Estate planning is important no matter the size of your estate. Properly planning your estate will allow you to be in control of who inherits your assets, who raises your children, and who is in charge of administering your estate. Without an estate plan your assets will pass according to Arkansas law and the court will appoint individuals to raise your children and administer your estate. Estate planning puts you in control.
There are several different ways property can pass at your death. Property held jointly with right of survivorship between two or more parties passes to the surviving owners upon a party’s death. Often, married couples hold bank accounts, homes, cars and other assets jointly, and these will all pass, automatically by operation of law and immediately, upon the death of one spouse to the other. Property can also transfer according to beneficiary designation. A beneficiary designation requires you to complete documentation with the company or individual administering the asset and specifies who should receive the asset upon your death. Common assets that have beneficiary designations include retirement accounts and life insurance policies. Beneficiary designations are often also available on bank accounts, stock accounts, cds, and other assets. But what happens to property that is owned in your individual name when there is no joint owner and no beneficiary designation. This property will pass according to the directions in your Will. However, if you do not have a Will, state law will determine how the assets will be transferred.
In Arkansas, if you die with assets in your individual name and without a Will and you leave a surviving spouse and surviving children, your assets will be divided between them. Your spouse is entitled to one-third (1/3) of any personal property and your children entitled to two-thirds (2/3). Personal property is generally defined as every thing that is not considered part of real property. Thus, your furniture, jewelry, cash, stocks, bonds, cars, etc. are all considered personal property. In regards to real property, your surviving spouse would be entitled to one-third (1/3) of all real estate, for his or her remaining lifetime. Your children would be entitled to the other two-thirds (2/3) and receive the surviving spouse’s one-third (1/3) at the spouse’s later death. In addition your spouse may be entitled to homestead rights, allowances for sustenance for two months and allowances for personal property, furniture, furnishings and appliances. However, as you can see the bulk of the assets will pass to your children. This occurs regardless of the age of your children or how long you have been married to your spouse. The assets passing to your children would be divided equally among the children, again not taking into account their age, financial needs or station in life. In addition, under Arkansas law only your biological or adopted children will be entitled to inherit from you. If you want step-children or foster children to inherit then you must have a Will that provides they are to inherit assets from you.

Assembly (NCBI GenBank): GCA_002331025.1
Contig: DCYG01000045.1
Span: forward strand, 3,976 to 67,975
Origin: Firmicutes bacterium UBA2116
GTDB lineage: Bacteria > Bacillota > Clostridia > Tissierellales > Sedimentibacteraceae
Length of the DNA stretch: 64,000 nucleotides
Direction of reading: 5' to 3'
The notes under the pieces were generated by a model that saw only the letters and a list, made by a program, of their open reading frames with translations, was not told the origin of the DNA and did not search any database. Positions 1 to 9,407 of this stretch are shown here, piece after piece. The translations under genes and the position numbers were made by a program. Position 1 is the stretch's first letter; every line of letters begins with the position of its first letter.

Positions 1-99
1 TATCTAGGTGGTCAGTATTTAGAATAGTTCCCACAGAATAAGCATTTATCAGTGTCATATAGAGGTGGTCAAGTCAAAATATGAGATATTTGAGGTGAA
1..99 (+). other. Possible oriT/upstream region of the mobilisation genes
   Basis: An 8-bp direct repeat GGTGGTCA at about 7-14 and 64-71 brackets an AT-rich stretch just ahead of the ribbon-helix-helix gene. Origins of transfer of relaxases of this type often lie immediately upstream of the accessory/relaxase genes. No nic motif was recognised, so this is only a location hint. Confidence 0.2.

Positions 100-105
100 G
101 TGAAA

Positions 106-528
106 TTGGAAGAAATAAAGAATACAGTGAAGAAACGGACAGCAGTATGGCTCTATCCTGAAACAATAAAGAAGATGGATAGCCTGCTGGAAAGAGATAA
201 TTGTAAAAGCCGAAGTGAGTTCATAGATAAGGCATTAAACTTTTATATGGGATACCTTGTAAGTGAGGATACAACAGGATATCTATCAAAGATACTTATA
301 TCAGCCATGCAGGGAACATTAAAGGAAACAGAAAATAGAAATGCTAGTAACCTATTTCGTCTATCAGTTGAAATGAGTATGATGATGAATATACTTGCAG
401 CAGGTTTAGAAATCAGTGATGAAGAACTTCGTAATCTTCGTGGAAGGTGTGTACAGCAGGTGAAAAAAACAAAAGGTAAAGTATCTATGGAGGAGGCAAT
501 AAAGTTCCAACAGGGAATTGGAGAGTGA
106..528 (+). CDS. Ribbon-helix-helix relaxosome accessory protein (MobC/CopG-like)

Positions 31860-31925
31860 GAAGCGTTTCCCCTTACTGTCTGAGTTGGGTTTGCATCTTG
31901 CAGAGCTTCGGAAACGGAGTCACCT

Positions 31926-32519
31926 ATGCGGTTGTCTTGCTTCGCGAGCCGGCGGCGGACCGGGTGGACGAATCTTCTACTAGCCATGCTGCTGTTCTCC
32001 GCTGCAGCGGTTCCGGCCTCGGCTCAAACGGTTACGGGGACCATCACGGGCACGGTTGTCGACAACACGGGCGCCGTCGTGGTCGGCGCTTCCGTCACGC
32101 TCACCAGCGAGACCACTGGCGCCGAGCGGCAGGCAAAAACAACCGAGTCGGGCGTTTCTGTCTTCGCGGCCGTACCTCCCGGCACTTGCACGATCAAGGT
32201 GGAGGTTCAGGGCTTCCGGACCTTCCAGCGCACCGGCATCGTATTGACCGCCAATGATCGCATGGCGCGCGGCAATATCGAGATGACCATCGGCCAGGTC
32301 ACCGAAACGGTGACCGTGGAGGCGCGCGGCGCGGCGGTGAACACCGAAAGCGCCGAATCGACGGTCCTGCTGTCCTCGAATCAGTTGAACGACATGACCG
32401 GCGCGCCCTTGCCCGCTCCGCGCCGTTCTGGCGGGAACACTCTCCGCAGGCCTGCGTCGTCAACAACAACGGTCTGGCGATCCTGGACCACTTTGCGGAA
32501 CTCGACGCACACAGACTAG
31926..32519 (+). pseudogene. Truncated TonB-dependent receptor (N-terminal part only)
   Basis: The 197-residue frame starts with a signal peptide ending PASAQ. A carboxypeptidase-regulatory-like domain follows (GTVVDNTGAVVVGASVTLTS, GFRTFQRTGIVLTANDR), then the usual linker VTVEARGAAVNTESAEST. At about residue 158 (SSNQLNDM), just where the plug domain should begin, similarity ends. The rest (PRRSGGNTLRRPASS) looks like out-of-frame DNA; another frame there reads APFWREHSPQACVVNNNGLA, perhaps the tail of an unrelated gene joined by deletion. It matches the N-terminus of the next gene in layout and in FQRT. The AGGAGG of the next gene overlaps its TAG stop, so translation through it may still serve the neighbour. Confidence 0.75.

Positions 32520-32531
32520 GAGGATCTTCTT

If you have no children, but have not been married to your spouse for more than three years, then your spouse is only entitled to fifty percent (50%) of your property and the remaining fifty percent (50%) will pass to your parents, or if none then to your siblings. If you pass without a spouse or children, all of your property will pass to your parents, or if none then to your siblings. If you have no siblings then your estate may end up with more remote relatives such as nieces, nephews, or cousins.
As you can see from the above examples, the way your individual property would pass at your death if you do not have a Will may not be how you would actually like your property to pass. Thus, estate planning, no matter the size of your estate, makes sure that you get to choose who benefits from your property after your death and not the state.
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